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Trump's Highly Touted Foxconn Project Falls Short Of Its Promises


President Trump heads back to the swing state of Wisconsin for a campaign appearance this weekend. But earlier this week, the administration of Wisconsin's Democratic Gov. Tony Evers dealt a blow to one of the president's highly touted projects, a Milwaukee-area factory and research campus being developed by the Taiwan-based electronics firm Foxconn. Chuck Quirmbach of member station WUWM reports.

CHUCK QUIRMBACH, BYLINE: The president announced the Foxconn project in 2017. He called it the eighth wonder of the world and said it would eventually bring as many as 13,000 jobs to Wisconsin. But by 2018, Foxconn had reduced the size of the LCD display panels it said it will make at the plant, and current employment is only several hundred. Some buildings are still under construction. On Monday, Wisconsin's economic development agency said Foxconn fell short of its promises. The department's leader, Missy Hughes, said the company would not get the billions of dollars in promised tax credits unless it renegotiated a contract signed by former Republican Gov. Scott Walker.

At a campaign rally Tuesday for Vice President Mike Pence in the Milwaukee suburb of Waukesha, conservative activist Jefferson Davis blasted the state's decision.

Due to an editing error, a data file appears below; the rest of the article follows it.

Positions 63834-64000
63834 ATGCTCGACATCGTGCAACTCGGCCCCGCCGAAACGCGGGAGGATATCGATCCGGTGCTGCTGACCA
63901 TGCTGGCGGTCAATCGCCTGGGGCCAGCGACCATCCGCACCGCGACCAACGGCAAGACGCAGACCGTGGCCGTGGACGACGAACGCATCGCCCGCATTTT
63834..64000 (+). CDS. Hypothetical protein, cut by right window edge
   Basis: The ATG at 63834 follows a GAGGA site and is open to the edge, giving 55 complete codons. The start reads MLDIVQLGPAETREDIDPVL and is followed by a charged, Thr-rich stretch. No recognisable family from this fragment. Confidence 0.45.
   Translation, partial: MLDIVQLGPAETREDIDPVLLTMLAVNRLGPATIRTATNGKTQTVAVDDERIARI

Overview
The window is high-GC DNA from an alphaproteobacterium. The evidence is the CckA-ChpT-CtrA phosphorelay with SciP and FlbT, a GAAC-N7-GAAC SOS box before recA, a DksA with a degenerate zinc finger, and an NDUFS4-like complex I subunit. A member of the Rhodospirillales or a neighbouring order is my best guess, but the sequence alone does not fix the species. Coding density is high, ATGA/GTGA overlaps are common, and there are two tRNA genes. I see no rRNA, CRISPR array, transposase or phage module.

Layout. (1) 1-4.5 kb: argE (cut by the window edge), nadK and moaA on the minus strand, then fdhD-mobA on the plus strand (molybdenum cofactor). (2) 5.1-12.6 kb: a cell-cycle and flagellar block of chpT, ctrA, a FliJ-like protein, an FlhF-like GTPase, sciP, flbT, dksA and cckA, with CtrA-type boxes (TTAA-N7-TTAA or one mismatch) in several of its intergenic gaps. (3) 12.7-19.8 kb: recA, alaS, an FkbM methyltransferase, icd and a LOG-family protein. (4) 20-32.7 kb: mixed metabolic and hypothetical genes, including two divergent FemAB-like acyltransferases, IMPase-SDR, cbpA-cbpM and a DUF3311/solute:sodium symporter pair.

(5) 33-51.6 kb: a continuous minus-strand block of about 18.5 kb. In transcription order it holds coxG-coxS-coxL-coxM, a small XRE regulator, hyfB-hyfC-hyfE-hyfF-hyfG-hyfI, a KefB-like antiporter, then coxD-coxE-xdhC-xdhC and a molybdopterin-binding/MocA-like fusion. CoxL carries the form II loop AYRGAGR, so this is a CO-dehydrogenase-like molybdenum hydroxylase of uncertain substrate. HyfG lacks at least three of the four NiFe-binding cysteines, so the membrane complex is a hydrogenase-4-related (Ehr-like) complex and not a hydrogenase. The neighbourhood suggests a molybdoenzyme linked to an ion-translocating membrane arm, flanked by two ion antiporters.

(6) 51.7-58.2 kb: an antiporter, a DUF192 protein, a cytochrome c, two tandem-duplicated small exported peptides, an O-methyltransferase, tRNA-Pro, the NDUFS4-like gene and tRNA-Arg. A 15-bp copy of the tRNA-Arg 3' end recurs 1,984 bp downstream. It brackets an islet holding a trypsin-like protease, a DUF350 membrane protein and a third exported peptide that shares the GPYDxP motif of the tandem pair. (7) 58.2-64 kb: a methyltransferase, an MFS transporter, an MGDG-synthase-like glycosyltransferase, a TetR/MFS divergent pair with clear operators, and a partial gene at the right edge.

JEFFERSON DAVIS: Shame on Gov. Evers. Work with these people. Now you want to renegotiate a deal that was exercised in good faith and trust?

QUIRMBACH: But another Trump and Pence supporter, Pete Jones, who works for a different Wisconsin manufacturer, says he has no problem with the state blocking the credits for Foxconn.

PETE JONES: You're not meeting obligations? By every means, you can cut them off on the incentives. That's perfectly legal.

QUIRMBACH: Wisconsin's Department of Administration says there's nothing political about the timing of the announcement - during a week of Trump campaign visits - or about its intent. Foxconn calls the state's move a surprise that threatens good faith negotiations. The company says it has invested $750 million in Wisconsin.

At a business forum today, Foxconn executive Jay Lee did not comment on the dispute, but he said since COVID-19 hit, Foxconn has been making masks and ventilators in Wisconsin. And he says there's more to come.

JAY LEE: Currently, we're also developing some smart medical system, which we cannot talk too much today, but it will eventually save more lives.

QUIRMBACH: An association of Milwaukee business leaders says it still hopes for an agreement between Foxconn and Wisconsin that is mutually beneficial.

For NPR News, I'm Chuck Quirmbach in Milwaukee.

(SOUNDBITE OF SEA GIRLS SONG, "DAISY DAISY") Transcript provided by NPR, Copyright NPR.

Chuck Quirmbach is a Milwaukee-based reporter who covers developments and issues in Southeastern Wisconsin that are of statewide interest. He has numerous years of experience covering state government, elections, the environment, energy, racial diversity issues, clergy abuse claims and major baseball stadium doings. He enjoys covering all topics.
Chuck Quirmbach
Chuck Quirmbach joined WUWM in August, 2018, as Innovation Reporter, covering developments in science, health and business.
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